The 1974 race would be the last, temporarily, for Firestone, who dropped out of Indy car competition effective at the end of the season. Firestone had been a fixture at Indy dating back to 1911. Firestone had won a total of 48 Indy races to date, including 43 consecutive from 1920 to 1966. Starting in 1975, Goodyear became the lone tire supplier for championship trail racing and the Indy 500 - an arrangement that would continue through 1994. Firestone made a heralded return to Indy car competition in 1995.
Pole Day was held on Saturday May 11. Foyt drew the first in the qualifying draw, and was the first car to make an attempt at 11 a.m. His four-lap speed of 191.632 mph placed him tentatively on the pole position.
Wally Dallenbach completed a run of 189.683 mph, which put him in second starting position. His car featured a controversial "king sized" turbocharger, which some competitors complained was too large to be controlled by the standard issue pop-off valves. Ultimately, Dallenbach's blower was deemed legal, but USAC ruled that the team had to use the same turbo in the race. They would not be allowed to swap it out for the more fuel-conservative smaller turbo on race day.
At 12:25 p.m. rain halted qualifying. Only nine cars had completed attempts.
At 3:35 p.m., the track was dried, and qualifying resumed. Five more cars were able to take to the track, but rain returned, and the track was closed for the day at 4:20 p.m. The field was only filled to 15 cars, and several drivers, including Mario Andretti and Gordon Johncock were still in line and eligible for the pole. Al Unser and Johnny Rutherford, however, both suffered blown engines during the day, and had to forfeit their spots in the qualifying line. Both would be ineligible for the pole, and would have to be second-day qualifiers.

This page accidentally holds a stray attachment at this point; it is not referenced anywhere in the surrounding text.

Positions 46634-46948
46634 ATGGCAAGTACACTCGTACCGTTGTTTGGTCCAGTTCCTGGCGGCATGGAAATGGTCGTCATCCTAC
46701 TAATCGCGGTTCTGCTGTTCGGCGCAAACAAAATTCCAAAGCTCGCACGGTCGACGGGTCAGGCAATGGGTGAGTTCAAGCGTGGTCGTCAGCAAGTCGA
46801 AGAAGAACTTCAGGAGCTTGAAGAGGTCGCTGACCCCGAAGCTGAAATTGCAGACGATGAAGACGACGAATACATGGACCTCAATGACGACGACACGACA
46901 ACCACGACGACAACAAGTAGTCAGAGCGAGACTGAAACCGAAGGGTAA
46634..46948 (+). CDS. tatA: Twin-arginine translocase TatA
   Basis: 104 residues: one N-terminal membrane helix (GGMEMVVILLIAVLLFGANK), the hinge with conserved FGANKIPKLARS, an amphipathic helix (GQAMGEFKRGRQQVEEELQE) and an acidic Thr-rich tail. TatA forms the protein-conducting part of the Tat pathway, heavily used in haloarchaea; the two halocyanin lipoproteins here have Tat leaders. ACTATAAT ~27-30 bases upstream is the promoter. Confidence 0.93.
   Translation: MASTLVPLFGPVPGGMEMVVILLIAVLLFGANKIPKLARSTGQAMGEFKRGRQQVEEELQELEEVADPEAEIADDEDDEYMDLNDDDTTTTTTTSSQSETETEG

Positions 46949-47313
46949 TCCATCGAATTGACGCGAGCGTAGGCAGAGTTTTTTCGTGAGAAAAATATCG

The track opened for time trials on Saturday May 18 with 11 cars still eligible for the pole position round. Gordon Johncock was the first driver out, and he completed a run of 186.287 mph. The next car out was Mike Hiss, who qualified third at 187.490 mph. Andretti was the last driver who was a factor for the pole, but he ended up 5th. At 12:30 p.m., the pole round was over, with Foyt holding on to the pole position. The field officially was filled to 24 cars. As soon as the pole round was over, rain fell, closing the track for almost 4 hours.
At 4:20 p.m., the track was dried and re-opened for Bump Day time trials. Rutherford, who missed out on the pole round, qualified at 190.446 mph, the second-fastest car in the field. Since he was a second day qualifier, however, he was forced to line up behind the first-day qualifiers in 25th position.
With 15 minutes left in the day, the field was filled to 33 cars. Johnny Parsons bumped Jigger Sirois out of the field with 9 minutes left. The final car to make an attempt was rookie Jan Opperman, who qualified for the 32nd position. Sammy Sessions and others were left waiting in line at the 6 o'clock gun. A protest was filed by owners who were not able to make an attempt (mostly due to the numerous rain delays), but it was dismissed.